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You must file in the jurisdiction wher you live or where you wife lives. Each jurisdiction has a residency requirement so you can';t just show up one day and ask for a divorce. I believe Texas is 90 days. If you still want some comparative info let me know. For know I believe you are stuck getting divorced in Mass.
Please be aware that my answer is not legal advice, it is merely information and no attorney client relationship has been formed. You should always contact a local attorney for legal advice.
My question was for my son. He has only been in Masscchusetts for a little over 1 month. They have been married for about 2 years wiht no children.She has a degree in dental hygine. His concern is how will his home be figured in property settlement. Mass law or Texas law.Someone told him he would have to pay for her legal fees since she does not work. She is in pharmacy school even thou dhe has the dental hugine degree and could work their anytime. So i guess this is complitated and he will need a Mass lawyer i suspose. She is at fault in this if that makes any difference in Mass or Texas.
It does make a difference where they file.
Texas is a community property state, and Mass is a seperate property state. If you file in Texas all property in Texas will be split 50-50 ( this can be adjusted somewhat for cause). The sepearte property purchased outside of Texas while in living Texas becomes quasi-community property and has its own set of rules. Still looking at a 50-50 split in most cases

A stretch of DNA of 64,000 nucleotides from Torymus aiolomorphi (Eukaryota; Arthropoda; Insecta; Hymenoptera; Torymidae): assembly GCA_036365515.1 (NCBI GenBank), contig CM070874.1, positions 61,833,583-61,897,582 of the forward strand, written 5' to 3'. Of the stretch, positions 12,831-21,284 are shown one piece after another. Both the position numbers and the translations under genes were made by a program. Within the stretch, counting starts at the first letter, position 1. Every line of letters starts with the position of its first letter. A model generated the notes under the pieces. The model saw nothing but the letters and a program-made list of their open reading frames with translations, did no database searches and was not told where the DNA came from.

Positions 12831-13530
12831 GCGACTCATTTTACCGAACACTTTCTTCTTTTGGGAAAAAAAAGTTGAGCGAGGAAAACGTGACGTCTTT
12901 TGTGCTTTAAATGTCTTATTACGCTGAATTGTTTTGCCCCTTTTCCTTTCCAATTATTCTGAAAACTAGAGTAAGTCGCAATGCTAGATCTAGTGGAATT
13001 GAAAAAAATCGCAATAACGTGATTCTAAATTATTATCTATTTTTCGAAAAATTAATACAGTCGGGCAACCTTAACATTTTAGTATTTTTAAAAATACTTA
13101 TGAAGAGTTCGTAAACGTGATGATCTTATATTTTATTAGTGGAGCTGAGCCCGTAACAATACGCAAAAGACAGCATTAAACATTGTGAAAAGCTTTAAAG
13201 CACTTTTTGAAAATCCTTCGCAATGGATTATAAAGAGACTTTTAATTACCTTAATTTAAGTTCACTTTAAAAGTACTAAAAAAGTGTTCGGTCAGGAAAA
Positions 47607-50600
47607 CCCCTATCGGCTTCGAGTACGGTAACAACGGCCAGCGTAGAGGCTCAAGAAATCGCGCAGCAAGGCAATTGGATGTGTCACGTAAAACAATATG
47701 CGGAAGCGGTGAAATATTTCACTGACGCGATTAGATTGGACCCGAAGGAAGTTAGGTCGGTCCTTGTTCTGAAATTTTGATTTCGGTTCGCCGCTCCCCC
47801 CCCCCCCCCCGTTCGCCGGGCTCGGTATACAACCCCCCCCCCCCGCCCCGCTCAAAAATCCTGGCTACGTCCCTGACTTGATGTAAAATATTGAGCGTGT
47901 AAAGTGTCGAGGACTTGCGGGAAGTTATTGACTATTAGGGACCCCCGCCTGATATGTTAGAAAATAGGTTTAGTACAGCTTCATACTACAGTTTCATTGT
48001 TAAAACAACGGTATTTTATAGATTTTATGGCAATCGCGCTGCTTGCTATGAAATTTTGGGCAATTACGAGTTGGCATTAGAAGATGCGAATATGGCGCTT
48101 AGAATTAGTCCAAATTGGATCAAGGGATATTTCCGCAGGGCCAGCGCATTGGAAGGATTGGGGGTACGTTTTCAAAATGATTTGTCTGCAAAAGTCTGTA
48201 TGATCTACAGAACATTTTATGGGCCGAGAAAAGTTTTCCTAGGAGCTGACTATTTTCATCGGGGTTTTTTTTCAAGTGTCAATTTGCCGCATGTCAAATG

You do not state where they lived prior to Mass, or where the house is. If they lived in Mass only 1 month they cannot file for divorce in Mass. A Mass attorney would probaby advise your son to wait out the residnecy period and then file.
IAssuming they file in Mass, or other Seperate property state. The Texas property still is community property divided 50-50, but all other property must be categorized as marital, or seperate assets. Marital property will be split (50/50 adjustable), and seperate property assigned to the owning spouse.
You have another issue is that Maintanance obligations differ greatly in Texas and many other states. Sicce the wife is still inschool this is a consideration. Liberal maintanance states could require your son to pay for educational expenses. Given the short marriage this would probably be a minimal contribution.
There is not set answer on legal fees. Each side can petition the court to have the other side pay for fees in either state. Here is where "fault" can make a difference. A court would not be so sympathetic to someone commiting adultery. In Texas typically each side pays their own absent some compelling reason
If the grounds for divorce occurred outside the state of Massachusetts then one spouse must be a resident of the state for at least 1 year. If the grounds for divorce occurred inside Massachusets no requirement for residency.
If you file file in Texas no maintanance will be awrded because they were not married long enough. Texas does have a 60 day waiting period from filing to proceeding with a divorce and can on request order the parties into counseling.
Massachusets would likely award alot but could award some. The criteria is in Mass is:
The court shall consider the following in determing a support award; 1. the length of the marriage, 2. the conduct of the parties during the marriage, 3. the age, 4. health, 5. occupation, 6. amount and sources of income, 7. vocational skills and employability, 8. estate, liabilities and needs of each of the parties and the opportunity of each for future acquisition of capital assets and income.
The contribution of each of the parties in the acquisition of the marital assets and the role in the marital relationship may also be considered by the court
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